The work of our project will also provide an important contribution to the protection of heritage and archaeological sites in the area of Southern Jordan, often underrated today, because of its relatively unspectacular character (comparing to eg. Petra or Kerak sites). They surely constitute the key to the development of scientific knowledge. The study will also let us to develop work of polish scientist in Jordan in the coming years.
Fot. Piotr Kołodziejczyk
During surface prospection conducted by the Jagiellonian University within the framework of the HLC Project in the At-Tafilah district in 2016, several interesting archaeological sites were identified, two of which were considered as relics of medieval buildings with high research potential, and in which field work should be extended and continued in next years.
The first of these places is the Qasr ed-Deir site, located a few kilometers south-west of the city of At-Tafilah. The building that was established in this place towered over the landscape and the visibility from this place allowed to control a fragment of the so-called Royal Way. In 2016, Polish researchers began to analyze the destroyed building (monastery, castle?) and proceeded with its full documentation. During the research, fragments of medieval ceramics (including glazed) were also found, as well as remains of the grave robbers’ remnants (at the cemetery located east of the monastery/castle).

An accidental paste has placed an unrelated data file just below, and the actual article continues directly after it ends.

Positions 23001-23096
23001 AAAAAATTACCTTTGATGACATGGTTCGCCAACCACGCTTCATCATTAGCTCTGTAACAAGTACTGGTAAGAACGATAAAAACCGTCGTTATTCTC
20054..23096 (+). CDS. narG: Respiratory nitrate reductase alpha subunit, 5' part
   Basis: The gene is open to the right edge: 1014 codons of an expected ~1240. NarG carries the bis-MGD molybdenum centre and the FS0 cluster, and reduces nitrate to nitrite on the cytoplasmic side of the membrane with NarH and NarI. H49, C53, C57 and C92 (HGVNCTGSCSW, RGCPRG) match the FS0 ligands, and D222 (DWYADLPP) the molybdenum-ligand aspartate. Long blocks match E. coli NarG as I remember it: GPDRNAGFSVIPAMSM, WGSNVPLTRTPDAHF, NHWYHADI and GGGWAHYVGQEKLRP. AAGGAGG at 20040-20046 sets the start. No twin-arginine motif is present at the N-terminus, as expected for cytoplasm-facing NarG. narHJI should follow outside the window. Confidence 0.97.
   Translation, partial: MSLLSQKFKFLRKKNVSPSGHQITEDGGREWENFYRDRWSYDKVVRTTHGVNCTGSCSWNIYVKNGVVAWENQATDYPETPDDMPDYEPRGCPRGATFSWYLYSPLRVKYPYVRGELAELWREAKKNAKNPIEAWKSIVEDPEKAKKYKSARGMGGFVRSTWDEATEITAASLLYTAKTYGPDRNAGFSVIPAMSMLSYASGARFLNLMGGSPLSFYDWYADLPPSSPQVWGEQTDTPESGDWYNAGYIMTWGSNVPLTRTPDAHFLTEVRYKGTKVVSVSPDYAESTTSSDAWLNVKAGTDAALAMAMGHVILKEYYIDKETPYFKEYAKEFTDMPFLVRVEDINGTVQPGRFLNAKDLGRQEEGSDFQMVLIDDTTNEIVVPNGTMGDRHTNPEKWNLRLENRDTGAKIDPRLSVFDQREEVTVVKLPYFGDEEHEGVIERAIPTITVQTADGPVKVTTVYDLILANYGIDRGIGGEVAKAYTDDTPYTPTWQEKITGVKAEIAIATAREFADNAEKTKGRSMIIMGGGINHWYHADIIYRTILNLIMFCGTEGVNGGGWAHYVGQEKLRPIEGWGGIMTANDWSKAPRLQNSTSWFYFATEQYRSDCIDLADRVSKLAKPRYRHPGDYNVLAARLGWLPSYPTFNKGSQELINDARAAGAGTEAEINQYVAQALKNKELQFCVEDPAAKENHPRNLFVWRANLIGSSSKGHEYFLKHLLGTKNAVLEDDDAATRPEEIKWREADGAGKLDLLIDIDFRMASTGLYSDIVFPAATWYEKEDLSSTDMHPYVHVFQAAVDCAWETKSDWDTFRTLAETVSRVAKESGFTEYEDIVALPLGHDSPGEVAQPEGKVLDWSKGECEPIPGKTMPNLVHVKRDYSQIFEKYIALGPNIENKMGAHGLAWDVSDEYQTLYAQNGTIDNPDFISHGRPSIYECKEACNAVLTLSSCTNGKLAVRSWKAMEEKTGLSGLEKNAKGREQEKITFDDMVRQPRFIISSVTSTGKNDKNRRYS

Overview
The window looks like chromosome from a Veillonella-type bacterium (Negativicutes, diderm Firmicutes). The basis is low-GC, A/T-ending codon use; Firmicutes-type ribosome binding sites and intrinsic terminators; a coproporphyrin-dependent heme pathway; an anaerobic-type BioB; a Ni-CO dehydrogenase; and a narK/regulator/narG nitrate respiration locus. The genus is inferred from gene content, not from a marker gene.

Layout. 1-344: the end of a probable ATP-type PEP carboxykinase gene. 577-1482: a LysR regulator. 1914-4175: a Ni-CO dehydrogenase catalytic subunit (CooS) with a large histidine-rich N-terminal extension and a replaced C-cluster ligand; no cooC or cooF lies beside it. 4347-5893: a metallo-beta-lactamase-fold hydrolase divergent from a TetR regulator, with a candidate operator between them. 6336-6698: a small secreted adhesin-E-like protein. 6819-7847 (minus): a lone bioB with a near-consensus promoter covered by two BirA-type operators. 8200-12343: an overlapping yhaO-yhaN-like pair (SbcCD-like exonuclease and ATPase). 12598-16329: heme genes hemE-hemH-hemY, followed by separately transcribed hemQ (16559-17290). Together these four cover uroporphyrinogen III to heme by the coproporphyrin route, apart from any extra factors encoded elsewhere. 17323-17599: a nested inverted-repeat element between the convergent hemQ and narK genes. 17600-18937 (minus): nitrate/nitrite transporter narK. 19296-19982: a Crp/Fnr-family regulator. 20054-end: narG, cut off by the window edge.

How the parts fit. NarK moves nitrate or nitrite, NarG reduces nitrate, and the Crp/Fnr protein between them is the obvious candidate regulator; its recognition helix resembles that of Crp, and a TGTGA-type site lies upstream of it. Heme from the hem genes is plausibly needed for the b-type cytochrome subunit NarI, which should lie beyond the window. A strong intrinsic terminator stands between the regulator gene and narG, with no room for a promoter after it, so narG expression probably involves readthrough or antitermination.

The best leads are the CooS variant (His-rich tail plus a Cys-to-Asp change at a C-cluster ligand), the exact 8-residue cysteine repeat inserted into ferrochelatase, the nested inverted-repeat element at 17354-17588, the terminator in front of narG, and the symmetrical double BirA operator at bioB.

The main purpose of the works carried out here today is to perform a full inventory of relics and to establish their chronology (including possible stages of reconstruction). A photogrammetric inventory of relics and excavations in several places are necessary to determine the stratigraphy of the existing buildings and therefore those activities are being carried out. Some rooms inside the building were also partially explored, obtaining confirmation of its Byzantine affiliation, at least in the late phase of use. An interesting research problem is also the moment when the building went into the hands of Islamic rulers and its function in that times, as well as examining of the reasons and the moment of its abandonment.
Fot. Przemysław Nocuń, Piotr Kołodziejczyk
Dajaniya is one of the largest Roman fortresses in Jordan. It is situated approximately 30 km northeast of the Roman legionary fort in Udruh, 78 km south of legionary fort in Lejjun, and 19 km southwest of the castellum Jurf ed-Darawish, between two Roman roads running along the border: the Desert Highway, which runs along the old Roman road, and the King’s Highway, which runs along the same route as the Roman via Nova Traiana. It is situated on a hill at 1090 m a.s.l., which made it a good lookout point.
Dajaniya has been visited by many researchers and travellers. From a scientific point of view, the greatest role in the early stage of research on Dajaniya was played by Brünnow and Domaszewski. They made the first plan of the fort and published it in 1905.
The most extensive archaeological research on Dajaniya was conducted in 1989 as part of the Limes Arabicus Project, including seven trial trenches (Fig. 9). The archaeological work done so far has not provided a final answer as to when the fort was built. The material obtained in field surveys was mainly pottery from the Late Roman and Early Byzantine period (up to early 6th century). However, it also included earlier pottery, dating back to the early 2nd century CE. The presence of Early Roman pottery indicates that there was some human activity in the region then. Most researchers think that the fort in Dajaniya was built during the reorganisation of the border by emperor Diocletian in the late 3rd and early 4th centuries. It was then that Roman troops were installed in a number of Moabite and Nabatean watchtowers and many new forts were built east of via nova Traiana.